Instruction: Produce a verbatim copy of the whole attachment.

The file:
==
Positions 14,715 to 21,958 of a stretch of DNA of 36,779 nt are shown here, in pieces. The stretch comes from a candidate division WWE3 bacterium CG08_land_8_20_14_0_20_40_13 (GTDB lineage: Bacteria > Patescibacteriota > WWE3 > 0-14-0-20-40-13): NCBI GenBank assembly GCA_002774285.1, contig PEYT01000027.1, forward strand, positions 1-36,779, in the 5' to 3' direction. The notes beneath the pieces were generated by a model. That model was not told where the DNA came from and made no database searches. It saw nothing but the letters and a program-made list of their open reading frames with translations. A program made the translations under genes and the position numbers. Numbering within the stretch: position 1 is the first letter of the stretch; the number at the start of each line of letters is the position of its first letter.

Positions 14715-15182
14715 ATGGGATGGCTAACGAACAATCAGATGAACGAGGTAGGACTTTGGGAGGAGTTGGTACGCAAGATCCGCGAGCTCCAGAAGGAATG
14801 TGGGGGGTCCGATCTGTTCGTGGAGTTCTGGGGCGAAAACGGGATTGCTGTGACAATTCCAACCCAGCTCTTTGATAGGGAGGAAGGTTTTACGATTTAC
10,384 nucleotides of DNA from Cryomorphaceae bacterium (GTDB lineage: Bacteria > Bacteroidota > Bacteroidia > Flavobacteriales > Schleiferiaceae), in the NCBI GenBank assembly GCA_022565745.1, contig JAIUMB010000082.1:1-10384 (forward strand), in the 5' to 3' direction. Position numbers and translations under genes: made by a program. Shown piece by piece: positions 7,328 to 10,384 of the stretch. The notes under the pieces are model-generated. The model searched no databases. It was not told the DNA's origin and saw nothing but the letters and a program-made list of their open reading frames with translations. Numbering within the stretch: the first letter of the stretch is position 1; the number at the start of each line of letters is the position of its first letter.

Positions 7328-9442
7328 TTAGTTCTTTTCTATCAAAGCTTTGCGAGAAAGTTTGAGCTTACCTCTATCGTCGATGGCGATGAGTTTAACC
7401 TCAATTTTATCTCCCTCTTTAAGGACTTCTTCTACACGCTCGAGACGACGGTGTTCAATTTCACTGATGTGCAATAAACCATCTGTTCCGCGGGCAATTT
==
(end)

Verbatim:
Positions 14,715 to 21,958 of a stretch of DNA of 36,779 nt are shown here, in pieces. The stretch comes from a candidate division WWE3 bacterium CG08_land_8_20_14_0_20_40_13 (GTDB lineage: Bacteria > Patescibacteriota > WWE3 > 0-14-0-20-40-13): NCBI GenBank assembly GCA_002774285.1, contig PEYT01000027.1, forward strand, positions 1-36,779, in the 5' to 3' direction. The notes beneath the pieces were generated by a model. That model was not told where the DNA came from and made no database searches. It saw nothing but the letters and a program-made list of their open reading frames with translations. A program made the translations under genes and the position numbers. Numbering within the stretch: position 1 is the first letter of the stretch; the number at the start of each line of letters is the position of its first letter.

Positions 14715-15182
14715 ATGGGATGGCTAACGAACAATCAGATGAACGAGGTAGGACTTTGGGAGGAGTTGGTACGCAAGATCCGCGAGCTCCAGAAGGAATG
14801 TGGGGGGTCCGATCTGTTCGTGGAGTTCTGGGGCGAAAACGGGATTGCTGTGACAATTCCAACCCAGCTCTTTGATAGGGAGGAAGGTTTTACGATTTAC
10,384 nucleotides of DNA from Cryomorphaceae bacterium (GTDB lineage: Bacteria > Bacteroidota > Bacteroidia > Flavobacteriales > Schleiferiaceae), in the NCBI GenBank assembly GCA_022565745.1, contig JAIUMB010000082.1:1-10384 (forward strand), in the 5' to 3' direction. Position numbers and translations under genes: made by a program. Shown piece by piece: positions 7,328 to 10,384 of the stretch. The notes under the pieces are model-generated. The model searched no databases. It was not told the DNA's origin and saw nothing but the letters and a program-made list of their open reading frames with translations. Numbering within the stretch: the first letter of the stretch is position 1; the number at the start of each line of letters is the position of its first letter.

Positions 7328-9442
7328 TTAGTTCTTTTCTATCAAAGCTTTGCGAGAAAGTTTGAGCTTACCTCTATCGTCGATGGCGATGAGTTTAACC
7401 TCAATTTTATCTCCCTCTTTAAGGACTTCTTCTACACGCTCGAGACGACGGTGTTCAATTTCACTGATGTGCAATAAACCATCTGTTCCGCGGGCAATTT